I hope I am not going to get myself into trouble here for use of these pictures.  Obviously they are used for a non commercial purpose and I have attributed the pictures as best I can. Perhaps some of my savvier friends will set me straight.

Books, my continuing mini book blog…

Appropriately I have just read Wira Gardiners  Te Mura o Te Ahi: The Story of the Maori Battalion  which was a great read.  I had the much larger Nga tama Toa: The Price of Citizenship by Monty Soutar about C Company of the Maori Battalion as a companion which was good to refer to for lots of photos and detailed sidebars.  On the audio side in the last couple of weeks I’ve listened to An Economist Gets Lunch by Tyler Cowen a liberal  – but not dogmatic – economist who defends the role of economics inglobal food production.  He has a gentle style, is extremely well travelled and loves ethnic food.  He says many things like this: that the best place to get good French food at a reasonable price is…Tokyo. Best place in world for fish and chips: NZ because we have a lot of coastline and, and it is popular and competitive culinary tradition here.  After that I needed some lightening up so finally listened to Bossypants by Tina Fey, she of the famous Sarah Palin impersonation during the 2008 US elections. This is her light autobigraphy.  She was one of the chief writers for the brilliant Saturday Night Live for years so she can really string a sentence together and it’s very funny.  For the past week however I have been churning my way through Les Miserables by Victor Hugo (which at 60 hours lengths gazumps the previous 40 hours length champion I listened to Mao by Jung Chang and Jon Halliday).  It is a new translation so it is quite fresh in its style (and has been criticised for some of it’s sometimes modern phraseology) but I like it and it also has an excellent and renowned reader  – which is just as well as if you are listening to a book for 60 hours the reader has to be top rank.  So I am half-way through now, only 25 cds to go…I don’t think I will make it by Saturday when I attend the production of Les Miserables my daughter is in so I will have the ending spoiled for me.  I will be fascinated to see how they can compress such a massive book (1900 pages in the original French) into a 2 and a quarter hour show. I also now have the book from the library so I can perhaps speed things up it will all Les Mis all the time!

Anaha Te Rahui – Charles Goldie Picture credit – Auckland Art Gallery?

Anaha Te Rahui Kumete Australian Museum. Photo Australian Museum, Sydney.

Anaha Te Rahui with his male heirs. Photo Alexander Turnbull Library.

Napoleon III Jardiniere c.1870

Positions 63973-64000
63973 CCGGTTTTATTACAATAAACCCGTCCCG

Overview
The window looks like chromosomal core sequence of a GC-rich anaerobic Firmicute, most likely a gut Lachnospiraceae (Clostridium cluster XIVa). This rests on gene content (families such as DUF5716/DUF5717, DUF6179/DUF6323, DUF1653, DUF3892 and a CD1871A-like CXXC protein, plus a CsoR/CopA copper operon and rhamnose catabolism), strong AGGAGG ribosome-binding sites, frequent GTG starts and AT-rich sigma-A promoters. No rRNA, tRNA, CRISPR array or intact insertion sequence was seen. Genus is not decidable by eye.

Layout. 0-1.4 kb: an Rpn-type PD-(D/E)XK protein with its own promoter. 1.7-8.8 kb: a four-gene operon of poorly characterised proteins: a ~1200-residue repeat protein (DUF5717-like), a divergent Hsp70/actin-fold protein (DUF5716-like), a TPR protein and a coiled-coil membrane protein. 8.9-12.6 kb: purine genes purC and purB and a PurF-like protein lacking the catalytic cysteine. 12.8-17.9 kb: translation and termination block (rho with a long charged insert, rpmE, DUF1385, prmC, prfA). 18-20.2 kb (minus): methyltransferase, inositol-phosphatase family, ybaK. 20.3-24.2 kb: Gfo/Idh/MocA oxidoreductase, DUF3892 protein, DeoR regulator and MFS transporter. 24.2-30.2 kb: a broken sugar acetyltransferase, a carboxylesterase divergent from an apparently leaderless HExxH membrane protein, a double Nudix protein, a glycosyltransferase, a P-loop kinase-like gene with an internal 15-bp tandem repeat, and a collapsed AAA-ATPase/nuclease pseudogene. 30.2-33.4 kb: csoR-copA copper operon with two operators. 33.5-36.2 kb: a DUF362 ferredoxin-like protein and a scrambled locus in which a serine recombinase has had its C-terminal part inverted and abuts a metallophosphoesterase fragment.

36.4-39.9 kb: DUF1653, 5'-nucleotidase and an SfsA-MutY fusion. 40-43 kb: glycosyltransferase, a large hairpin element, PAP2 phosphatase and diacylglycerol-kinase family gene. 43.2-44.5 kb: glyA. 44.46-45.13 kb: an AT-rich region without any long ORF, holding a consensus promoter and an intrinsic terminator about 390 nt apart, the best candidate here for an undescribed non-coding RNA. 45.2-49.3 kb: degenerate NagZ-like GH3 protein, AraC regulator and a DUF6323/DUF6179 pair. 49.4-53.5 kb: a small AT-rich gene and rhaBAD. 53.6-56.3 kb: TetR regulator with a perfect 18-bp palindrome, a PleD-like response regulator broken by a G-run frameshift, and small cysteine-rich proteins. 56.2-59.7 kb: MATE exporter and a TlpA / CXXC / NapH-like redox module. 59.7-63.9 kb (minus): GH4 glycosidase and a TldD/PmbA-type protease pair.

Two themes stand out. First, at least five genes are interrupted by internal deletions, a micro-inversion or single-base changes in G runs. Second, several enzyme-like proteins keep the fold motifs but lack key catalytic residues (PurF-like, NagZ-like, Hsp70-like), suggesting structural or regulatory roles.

One of the best “before and after” transformations I have done for while.   This was a family piece so after decades of benign neglect (and after some serious initial neglect!) it came to me for some extreme restoration.  The veneer on the top and second level had had plants or vases placed upon it which had leaked into the veneer loosening it and causing it to subsequently flake off.  The inlay timber are a combination of rosewood, tulipwood, walnut, amboyna (for which I substituted burr totara, a really good match), birds-eye maple and of course ebony.  The substrate timber was poplar and mahogany and the legs were ebonized beech.  I always find it ironic that ebony is usually ebonized as it isn’t black enough! The bronze ormulu mounts were in exceptionally good condition with most of the original gold remaining on them, a soak in washing soda plus a good scrub prior to selective polishing and the  sealing with shellac was all they needed. The brass chain was also missing but I tracked down some ideal chain from a craft shop.

Quite a resurrection – the owners were astonished and delighted. They also suggested I change my name to “Amaze”. Hmmm perhaps I will… I’ve had “rockstar restorer” recently as well but you simply can’t beat “Living Treasure”  as I was once anointed by NZ House and Garden.

What is a jardiniere anyway?  It was used for displaying a potted plant.  The top of the lid lifts off and the plant placed in a tin liner underneath.

Audio:  As well as radio I listen to a great deal of audio books and podcasts while I work so I will be keeping a note of these as well.  Often if I see a photo of a piece I worked on I will recall the book I was listening to.  The title of this blog Resurrection Man comes from all the Dickens I have listened to in the last couple of years – specifically A Tale of Two Cities  in this case.  I am not digging up bodies but I do feel I breathe new life into things that will continue on in the world for hundreds of years.

For much of this job I listened to a book called Death of Artist by Kate Wilhelm a murder set in a small coastal Oregon town.  It was okay, a little slow and the reader had a  slightly annoying voice. I’d not come across Wilhelm before but was impressed to see that this is her most recent of dozens of books and she is now 83!  A nice coincidence was that it started in a woodworking workshop and featured descriptions of furniture and even tulipwood  which, of course I used in the restoration of this piece.